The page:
I'm not much into the theory, but I can tell you that my RR German 37 seems to work well for me with pretty much every blade for me. I like to use it when I have more than a day or two of growth the wide gap between the blade and guard also means it pretty much never clogs, even if I only rinse a few times during each pass.

For me, it's what I use whenever I need a quick shave. I can do each pass much faster and without any thought whatsoever compared to any of my non-slants. It's definitely my, "plan landed two hours before work after I haven't shaved for work, time to quickly blast off a week of stubble while I rush to work" razor. However, this seems to be the opposite of what I've read from most posts here, so YMMV.
You did a GREAT job of how I feel about my only slant. It's the one you described. I've said on here several times that I could shave blindfolded with it.

At the risk of banishment, I have to say I probably don't use it much because it's boring!
 
You did a GREAT job of how I feel about my only slant. It's the one you described. I've said on here several times that I could shave blindfolded with it.

At the risk of banishment, I have to say I probably don't use it much because it's boring!
I'm glad to hear it's the same for you. I thought I was crazy since pretty much every post was "watch out, it'll bite you!" Where my experience has been the exact opposite.


I have switched to mostly shaving with the 37 and now a dirt cheap Chinese shavette I got as a part of a hair cutting scissors set. Much more blade sensitive and takes me substantially more time to shave, but easily the closest and most irritation free shave I've ever had.

It's been a super busy week with work and I haven't shaved since Monday, so trying to decide which one I'm going to go for this evening now that I have a breather. May go for the 37 just based on simple mindless ease.
 
Slant and torque (twist) are two different things with different benefits. I'm more dubious about the benefits of a pure slant but most "slanted" razors are also torqued. That twist has very real benefits in blade rigidity which no amount of technique is going to give you.

Sent from my LG-US998 using Tapatalk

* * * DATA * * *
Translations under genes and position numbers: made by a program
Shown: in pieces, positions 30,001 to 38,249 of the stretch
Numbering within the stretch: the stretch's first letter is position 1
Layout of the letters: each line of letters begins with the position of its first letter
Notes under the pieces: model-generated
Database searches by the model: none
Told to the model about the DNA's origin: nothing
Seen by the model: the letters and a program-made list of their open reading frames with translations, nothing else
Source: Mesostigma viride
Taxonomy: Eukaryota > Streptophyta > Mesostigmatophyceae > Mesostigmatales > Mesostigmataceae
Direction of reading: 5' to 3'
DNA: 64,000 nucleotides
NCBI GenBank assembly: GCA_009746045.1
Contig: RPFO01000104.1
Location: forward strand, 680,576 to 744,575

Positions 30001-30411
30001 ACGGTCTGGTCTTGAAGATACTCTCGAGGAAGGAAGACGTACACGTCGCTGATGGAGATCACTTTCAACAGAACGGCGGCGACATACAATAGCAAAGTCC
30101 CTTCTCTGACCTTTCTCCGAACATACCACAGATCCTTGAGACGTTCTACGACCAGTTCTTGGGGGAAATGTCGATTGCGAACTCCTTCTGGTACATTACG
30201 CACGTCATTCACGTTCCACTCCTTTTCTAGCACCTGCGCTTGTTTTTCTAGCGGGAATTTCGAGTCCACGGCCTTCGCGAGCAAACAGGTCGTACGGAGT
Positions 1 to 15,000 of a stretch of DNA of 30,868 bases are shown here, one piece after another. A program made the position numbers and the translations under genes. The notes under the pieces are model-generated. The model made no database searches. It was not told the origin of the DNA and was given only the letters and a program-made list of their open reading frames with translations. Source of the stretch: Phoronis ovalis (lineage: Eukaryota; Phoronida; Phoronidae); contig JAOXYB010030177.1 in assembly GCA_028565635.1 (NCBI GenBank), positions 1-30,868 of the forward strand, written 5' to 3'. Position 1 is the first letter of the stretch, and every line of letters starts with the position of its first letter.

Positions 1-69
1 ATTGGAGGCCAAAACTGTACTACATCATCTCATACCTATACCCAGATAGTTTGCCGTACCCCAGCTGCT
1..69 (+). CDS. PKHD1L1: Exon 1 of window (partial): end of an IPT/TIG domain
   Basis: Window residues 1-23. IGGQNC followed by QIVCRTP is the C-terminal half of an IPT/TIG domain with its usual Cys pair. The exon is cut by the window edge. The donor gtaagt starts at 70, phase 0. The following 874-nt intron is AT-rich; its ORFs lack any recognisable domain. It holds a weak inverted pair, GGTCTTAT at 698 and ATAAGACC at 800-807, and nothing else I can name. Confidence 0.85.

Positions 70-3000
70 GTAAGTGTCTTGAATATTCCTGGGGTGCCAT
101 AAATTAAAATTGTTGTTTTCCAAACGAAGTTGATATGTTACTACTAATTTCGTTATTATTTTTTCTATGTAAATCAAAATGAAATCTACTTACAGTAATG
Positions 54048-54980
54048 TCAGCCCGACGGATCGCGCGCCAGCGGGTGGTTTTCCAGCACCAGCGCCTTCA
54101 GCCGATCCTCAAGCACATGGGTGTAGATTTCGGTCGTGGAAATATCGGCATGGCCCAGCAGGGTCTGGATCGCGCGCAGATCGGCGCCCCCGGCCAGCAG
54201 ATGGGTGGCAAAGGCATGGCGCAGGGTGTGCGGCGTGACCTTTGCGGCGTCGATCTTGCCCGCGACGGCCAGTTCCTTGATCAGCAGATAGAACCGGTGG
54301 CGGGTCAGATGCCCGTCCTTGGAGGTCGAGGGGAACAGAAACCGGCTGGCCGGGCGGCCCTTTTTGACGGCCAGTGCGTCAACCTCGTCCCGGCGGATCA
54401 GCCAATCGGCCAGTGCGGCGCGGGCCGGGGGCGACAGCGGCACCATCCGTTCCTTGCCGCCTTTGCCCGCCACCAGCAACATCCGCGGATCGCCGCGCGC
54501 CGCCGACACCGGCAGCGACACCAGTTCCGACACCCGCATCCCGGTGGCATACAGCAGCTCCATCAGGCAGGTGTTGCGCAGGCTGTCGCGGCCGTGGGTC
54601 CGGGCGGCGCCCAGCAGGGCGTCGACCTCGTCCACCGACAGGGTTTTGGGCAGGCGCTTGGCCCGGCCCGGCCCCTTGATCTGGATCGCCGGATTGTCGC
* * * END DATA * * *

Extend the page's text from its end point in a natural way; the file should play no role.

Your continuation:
I'm not really in favour of the concept. You are really buggered if you are a lefty. Just personally . . . I'd not waste a dime on a slant. But that is just me. Please feel free to curse me at your leisure.
OK. [grin]

Actually, if you're a "little-L" leftie you simply buy a slant that goes the other way. There were a couple. Doesn't seem to make much difference, though. Slants tend to shave better than regular DEs because many regular DEs cheap out on the design and don't hold blades all that well. But boy howdy they can make 'em look purty to get your money, can't they?

Some context for you: when slants were invented razor blades were carbon steel, not stainless. Stainless tends to have more stiffness than carbon steel, depending on alloy. A slant "back in the day" was an innovative engineering response to blades that needed to be bent and twisted within an inch of their lives in order to have any edge rigidity.

Slant razors work even better with stainless blades. However if you have a "tilted" slant you've basically got a regular DE with the handle on crooked. That can work just fine! It also has the advantage that one can produce an adjustable slant razor, like the Walbusch B5. Helical slants can't be adjusted, but they make up for that somewhat by adding another dimension of tension to the blade (the twist) for even more rigidity.

For the lefties and the Lefties out there, a tilted slant has the advantage that one side IS going the right way for you! The advantage for those who are Right all the time [snort] is that one side IS going the right way for you! It's so freekin' cool! A one-size-fits-all razor. I think they're great because I'm also ambidextrous. Sorry to pop your bubble on that one.

I prefer helical slants, although just slightly. I have seen razors (Peroni among others) that have an adjustable piece between the top of the handle and the bottom of the razor, that allows the user to set the head at any angle -- or none -- left or right. There are several ways to do that, but the end result is a tilted slant.

There are some companies out there producing regular DE razors that are engineered to put some serious clamp on the blade. Although I don't have one yet, the RazoRock BBS appears to be one of them. RazoRock also produces one of the best modern slants on the market, the helical Wunderbar.

Slants have somewhat of a reputation for being aggressive. That's a bit misleading. Some of them are, of course, and I put the Wunderbar right at the top of my personal list for that. But they don't have to be! There are a number of milder slants out there. The iKon X3, Parker Semi-Slant, Merkur 37/39, and the Above the Tie S1 and S2 are no more aggressive than a decent DE.

Those who use them love them. Those who don't use them have their own rabbit holes to go down. It's all good.

O.H.
 
So.. this is a really good example of YMMV... I have a pretty coarse but not especially dense beard and had been using a 34c as my daily driver. When I started working from home 5 years ago and only shaving 2x weekly the 34c couldn't keep up. I tried the 37c.. a slant version of the same razor and used it for a few years. It does a decent job with a corresponding decent amount of blade feel and was more irritating. I bit the bullet and spent the money on a Timeless .95 OC and the difference is pretty big... even closer shave than the slant... no irritation... less technique required compared to the 37c. Looking back I'd have to say that the slant wasn't the best option and was not the best for me.
 
Top Bottom